Interstitial Lung Disease Interstitial Lung Disease

Interstitial Lung Disease

Interstitial lung disease (ILD) refers to a group of lung disorders that cause inflammation and scarring of the lung tissue. These conditions affect the interstitium, the space between the air sacs in the lungs. ILD can lead to progressive lung damage and impair the ability to breathe properly. There are various types of ILD, including idiopathic pulmonary fibrosis, sarcoidosis, and hypersensitivity pneumonitis.


  • Shortness of Breath: Gradually worsening breathlessness, especially during physical activity.
  • Dry Cough: Persistent cough that does not produce mucus or phlegm.
  • Fatigue: Feeling tired or exhausted even with minimal exertion.
  • Chest Discomfort: A sensation of tightness or discomfort in the chest.
  • Unexplained Weight Loss: Losing weight unintentionally without changes in diet or physical activity.


  • Occupational and Environmental Exposures: Exposure to certain substances, such as asbestos, silica dust, pollen, dust, or chemicals, can increase the risk of developing ILD.
  • Autoimmune Diseases: Certain autoimmune conditions, such as rheumatoid arthritis, systemic lupus erythematosus, or scleroderma, can be associated with ILD.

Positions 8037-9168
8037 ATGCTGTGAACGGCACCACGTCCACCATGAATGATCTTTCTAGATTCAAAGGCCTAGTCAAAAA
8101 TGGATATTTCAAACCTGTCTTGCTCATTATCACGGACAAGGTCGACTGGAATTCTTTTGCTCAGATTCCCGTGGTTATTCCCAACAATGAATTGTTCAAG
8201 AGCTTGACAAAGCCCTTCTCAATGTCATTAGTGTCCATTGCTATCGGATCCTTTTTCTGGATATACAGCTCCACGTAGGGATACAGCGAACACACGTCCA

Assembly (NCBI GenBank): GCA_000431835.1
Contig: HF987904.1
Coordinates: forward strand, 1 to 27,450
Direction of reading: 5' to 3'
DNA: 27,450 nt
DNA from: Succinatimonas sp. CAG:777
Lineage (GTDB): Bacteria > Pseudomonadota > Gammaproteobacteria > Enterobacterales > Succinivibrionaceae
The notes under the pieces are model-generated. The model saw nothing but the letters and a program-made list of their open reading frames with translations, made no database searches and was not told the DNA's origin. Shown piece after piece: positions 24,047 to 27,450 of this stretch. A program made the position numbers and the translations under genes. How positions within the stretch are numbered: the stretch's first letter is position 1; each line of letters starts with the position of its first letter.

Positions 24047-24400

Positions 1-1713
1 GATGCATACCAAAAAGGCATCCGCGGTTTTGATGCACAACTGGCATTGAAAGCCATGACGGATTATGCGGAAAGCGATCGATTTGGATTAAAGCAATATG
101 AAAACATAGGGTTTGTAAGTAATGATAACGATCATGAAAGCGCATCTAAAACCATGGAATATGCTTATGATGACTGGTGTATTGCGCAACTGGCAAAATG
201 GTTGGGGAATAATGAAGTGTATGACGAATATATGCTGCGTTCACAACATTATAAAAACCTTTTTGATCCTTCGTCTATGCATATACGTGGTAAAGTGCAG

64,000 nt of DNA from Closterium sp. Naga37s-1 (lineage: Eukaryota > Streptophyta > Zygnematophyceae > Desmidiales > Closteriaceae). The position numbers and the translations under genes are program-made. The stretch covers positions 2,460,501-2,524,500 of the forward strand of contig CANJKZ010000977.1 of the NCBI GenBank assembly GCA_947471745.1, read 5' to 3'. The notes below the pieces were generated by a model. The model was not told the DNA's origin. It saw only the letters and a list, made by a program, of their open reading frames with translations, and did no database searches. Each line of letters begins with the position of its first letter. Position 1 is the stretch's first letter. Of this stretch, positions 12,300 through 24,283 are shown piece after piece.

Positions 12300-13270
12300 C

• Infections: In rare cases, infections such as pneumonia or tuberculosis can lead to interstitial lung damage and subsequent ILD.
  • Medications: Certain medications, such as chemotherapy drugs or some antibiotics, have been linked to the development of ILD in some individuals.

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Frequently Asked Questions

Can interstitial lung disease be prevented?

While some types of ILD may be associated with specific causes, such as occupational exposure or certain medications, it is not always possible to prevent all forms of ILD. However, minimizing exposure to known risk factors, maintaining good respiratory health, and seeking early medical attention for respiratory symptoms can be helpful in managing the disease.

What tests are used to diagnose interstitial lung disease?

The diagnosis of ILD often involves a combination of tests, including pulmonary function tests, chest X-rays, high-resolution computed tomography (HRCT) scans, and sometimes lung biopsies. These tests help evaluate lung function, detect abnormalities, and determine the specific type of ILD.

Who is most at risk?

Those most at risk are:

  • Are over 70.
  • Were assigned male at birth.
  • Smoke or used to smoke.
  • Have a history of certain illnesses or conditions, like hepatitis C, tuberculosis, pneumonia, COPD or connective tissue disease.
  • Work around substances that can irritate your lungs, like asbestos, silica, molds, fungi or bacteria.
  • Have had chest radiation.